3) The spacing between the elements and the reflector is usually 0.2 to 0.25 wavelength at the design frequeny for max gain. A larger reflector can increase gain and so can a non-flat angled reflector.

The vertical spacing between the bays is usually 1/2 wave at the design frequency. When the antenna is operated at frequencies above the design frequency, the gain will increase because the vertical spacing and the elements become longer in terms of wavelength, with the max gain at 5/8 wave. As you move even higher in frequency the gain will decrease because the vertical spacing is more than when the capture areas of each bay just touch, and the element lengths are so long that the main lobe splits into two parts.

So, you can see that it is possible to construct an antenna for a specific frequency that puts the peak of the gain curve where you want it, which is not the same as the design frequency of an antenna that is for a whole band with the design frequency at the center of the band.

Have you looked at mclapp's website?

Have you looked at the files by holl_ands?
sample gain curves

4.6 Explorer 15-Sep-2015 9:41 PM

Thank you Rabbit
I sent another reply to you yesterday thanking you but somehow it didn't go through.

The information you provided certainly adds to what it is I needed to know.

I have two 8-bay collinear arrays stacked on top of each other aimed east to capture the Buffalo and Grand Island stations about 50 miles away. Decent signals for the most part with occasional drops outs due to weather time of day (or whatever). Those two are also using a preamp CM 7778;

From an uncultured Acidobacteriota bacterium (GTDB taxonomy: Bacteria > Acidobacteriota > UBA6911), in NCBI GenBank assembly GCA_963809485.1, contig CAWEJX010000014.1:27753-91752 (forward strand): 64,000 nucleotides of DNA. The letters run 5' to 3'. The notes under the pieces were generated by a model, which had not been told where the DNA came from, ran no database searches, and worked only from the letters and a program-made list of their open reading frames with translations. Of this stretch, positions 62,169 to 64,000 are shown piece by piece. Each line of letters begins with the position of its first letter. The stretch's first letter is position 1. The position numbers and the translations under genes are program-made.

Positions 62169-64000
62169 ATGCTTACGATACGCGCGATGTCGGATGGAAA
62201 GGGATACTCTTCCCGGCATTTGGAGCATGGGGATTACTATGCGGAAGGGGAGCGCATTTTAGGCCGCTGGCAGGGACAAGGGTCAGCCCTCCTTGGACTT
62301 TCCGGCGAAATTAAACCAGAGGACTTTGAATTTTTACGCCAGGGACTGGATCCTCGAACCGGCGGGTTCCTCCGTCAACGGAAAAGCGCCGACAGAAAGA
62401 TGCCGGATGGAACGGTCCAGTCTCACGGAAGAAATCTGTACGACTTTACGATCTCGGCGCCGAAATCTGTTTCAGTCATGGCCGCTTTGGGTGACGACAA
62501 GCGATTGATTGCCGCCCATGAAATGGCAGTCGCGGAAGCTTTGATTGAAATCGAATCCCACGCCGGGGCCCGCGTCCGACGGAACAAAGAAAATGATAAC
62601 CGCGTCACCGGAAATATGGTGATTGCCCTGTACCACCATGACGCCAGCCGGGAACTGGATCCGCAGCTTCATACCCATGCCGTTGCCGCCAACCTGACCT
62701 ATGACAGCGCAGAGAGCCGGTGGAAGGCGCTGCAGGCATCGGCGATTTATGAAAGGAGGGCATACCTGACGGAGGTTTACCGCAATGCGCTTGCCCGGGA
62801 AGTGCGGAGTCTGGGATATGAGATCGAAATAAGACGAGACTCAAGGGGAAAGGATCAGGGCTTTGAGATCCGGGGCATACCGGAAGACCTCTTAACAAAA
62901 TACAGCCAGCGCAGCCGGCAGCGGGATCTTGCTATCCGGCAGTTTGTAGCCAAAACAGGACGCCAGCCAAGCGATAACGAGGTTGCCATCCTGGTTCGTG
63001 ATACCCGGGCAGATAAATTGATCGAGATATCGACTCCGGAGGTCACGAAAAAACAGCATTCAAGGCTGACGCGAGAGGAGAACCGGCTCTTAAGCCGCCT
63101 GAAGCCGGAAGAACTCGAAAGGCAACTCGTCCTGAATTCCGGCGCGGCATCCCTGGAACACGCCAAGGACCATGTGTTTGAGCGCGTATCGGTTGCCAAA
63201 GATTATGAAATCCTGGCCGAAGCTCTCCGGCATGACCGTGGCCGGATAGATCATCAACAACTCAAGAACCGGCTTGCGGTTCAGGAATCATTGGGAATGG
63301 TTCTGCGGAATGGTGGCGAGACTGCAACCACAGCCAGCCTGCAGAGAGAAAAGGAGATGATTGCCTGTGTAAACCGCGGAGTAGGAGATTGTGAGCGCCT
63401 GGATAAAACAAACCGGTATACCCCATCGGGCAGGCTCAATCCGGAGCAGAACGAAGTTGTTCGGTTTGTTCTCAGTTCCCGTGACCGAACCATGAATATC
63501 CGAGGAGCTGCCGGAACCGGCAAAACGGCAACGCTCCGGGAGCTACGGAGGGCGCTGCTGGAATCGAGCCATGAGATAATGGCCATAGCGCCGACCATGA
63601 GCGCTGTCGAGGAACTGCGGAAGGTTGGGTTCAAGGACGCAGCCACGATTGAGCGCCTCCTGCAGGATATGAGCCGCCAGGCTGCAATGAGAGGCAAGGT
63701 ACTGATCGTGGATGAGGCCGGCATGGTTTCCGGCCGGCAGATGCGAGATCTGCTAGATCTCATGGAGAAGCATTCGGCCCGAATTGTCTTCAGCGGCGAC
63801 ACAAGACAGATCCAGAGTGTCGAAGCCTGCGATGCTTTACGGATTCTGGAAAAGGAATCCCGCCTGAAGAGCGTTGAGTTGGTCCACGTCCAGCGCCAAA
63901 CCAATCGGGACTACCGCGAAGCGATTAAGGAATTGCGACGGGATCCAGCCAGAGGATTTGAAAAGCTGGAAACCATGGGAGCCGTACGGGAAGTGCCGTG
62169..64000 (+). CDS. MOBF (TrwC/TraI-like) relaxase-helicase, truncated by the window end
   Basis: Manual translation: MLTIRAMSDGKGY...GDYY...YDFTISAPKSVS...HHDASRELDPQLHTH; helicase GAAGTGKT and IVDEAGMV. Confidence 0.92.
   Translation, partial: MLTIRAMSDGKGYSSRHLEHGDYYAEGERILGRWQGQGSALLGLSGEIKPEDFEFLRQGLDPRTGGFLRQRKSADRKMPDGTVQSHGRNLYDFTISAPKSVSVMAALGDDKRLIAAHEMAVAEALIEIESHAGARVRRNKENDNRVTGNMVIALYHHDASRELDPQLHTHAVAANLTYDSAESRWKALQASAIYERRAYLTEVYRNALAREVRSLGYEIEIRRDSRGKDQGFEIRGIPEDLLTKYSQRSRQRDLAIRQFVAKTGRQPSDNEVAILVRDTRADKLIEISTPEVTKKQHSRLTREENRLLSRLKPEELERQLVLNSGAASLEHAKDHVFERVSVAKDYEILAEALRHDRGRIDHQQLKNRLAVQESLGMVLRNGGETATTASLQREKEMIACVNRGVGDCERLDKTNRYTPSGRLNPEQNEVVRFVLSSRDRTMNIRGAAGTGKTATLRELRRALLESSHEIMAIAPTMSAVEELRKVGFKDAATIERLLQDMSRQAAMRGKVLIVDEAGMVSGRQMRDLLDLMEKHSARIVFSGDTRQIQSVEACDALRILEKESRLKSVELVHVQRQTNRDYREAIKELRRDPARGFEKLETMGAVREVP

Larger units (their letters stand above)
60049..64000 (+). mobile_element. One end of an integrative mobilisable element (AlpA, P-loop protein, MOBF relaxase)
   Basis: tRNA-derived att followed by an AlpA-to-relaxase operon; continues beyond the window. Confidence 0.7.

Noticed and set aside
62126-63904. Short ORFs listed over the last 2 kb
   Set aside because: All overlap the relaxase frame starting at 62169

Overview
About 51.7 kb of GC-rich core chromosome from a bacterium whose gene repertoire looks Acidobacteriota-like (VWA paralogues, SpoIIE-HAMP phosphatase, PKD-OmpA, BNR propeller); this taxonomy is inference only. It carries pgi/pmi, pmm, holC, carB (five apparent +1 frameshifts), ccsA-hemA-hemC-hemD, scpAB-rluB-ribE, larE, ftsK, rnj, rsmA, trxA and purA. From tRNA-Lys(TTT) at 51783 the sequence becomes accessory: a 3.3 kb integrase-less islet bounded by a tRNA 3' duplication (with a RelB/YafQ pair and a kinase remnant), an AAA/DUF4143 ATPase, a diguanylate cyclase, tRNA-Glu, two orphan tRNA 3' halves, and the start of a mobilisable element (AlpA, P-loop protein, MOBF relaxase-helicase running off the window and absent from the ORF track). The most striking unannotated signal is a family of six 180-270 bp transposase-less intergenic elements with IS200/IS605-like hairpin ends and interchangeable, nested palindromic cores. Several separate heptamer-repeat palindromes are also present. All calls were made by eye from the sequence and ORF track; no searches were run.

one simple 4bay to Capture Toronto towards the north and another Yagi that aims west for a single station.
Presently the single 4bay is not hooked up, yet
Because I'm below an escarpment the western transmitter is hard to capture and it's only about 4 miles away. I do get it but a very weak signal.

When I bought a used 8 bay a weeks ago the mechanical properties of the used 8 bay were in terrific condition but the simple combiner that came with had fried due to a light lightning strike or eddy current. No burn marks anywhere but the coax wires inside the combiner popped like fuses.
I simply rewired as original and put it back in action. I do have more gain and adding the preamp certainly helps even more so.

I copied that concept to make a second combiner by stripping an existing two-way splitter and wiring the same as the original one.
So, right now, I have the western facing Yagi into one side of the combiner and the two eastern facing 8bays with a preamp to the other side of the combiner down by the TV set it self.

That's all that's active so far. My plan is run a third coax line from the 4-bay and create a 3 way combiner and hopefully capture an almost 180 degree signal pattern.

yes? No?

What would you advise?

Thanks thus far to all you guys.

rabbit73 15-Sep-2015 11:34 PM

What started out as an antenna theory question has turned into a reception problem question. I quoted your question and have given my answer on the Help With Reception thread:

Please go to:

My Answer to "Need Help with Combining Antennas" Post by 4.6 Explorer

You will get more help there, and ADTech might have a better answer that I have overlooked. He works for Antennas Direct and has a lot of experience with 8-bay antennas because they make the DB8 and the newer DB8E.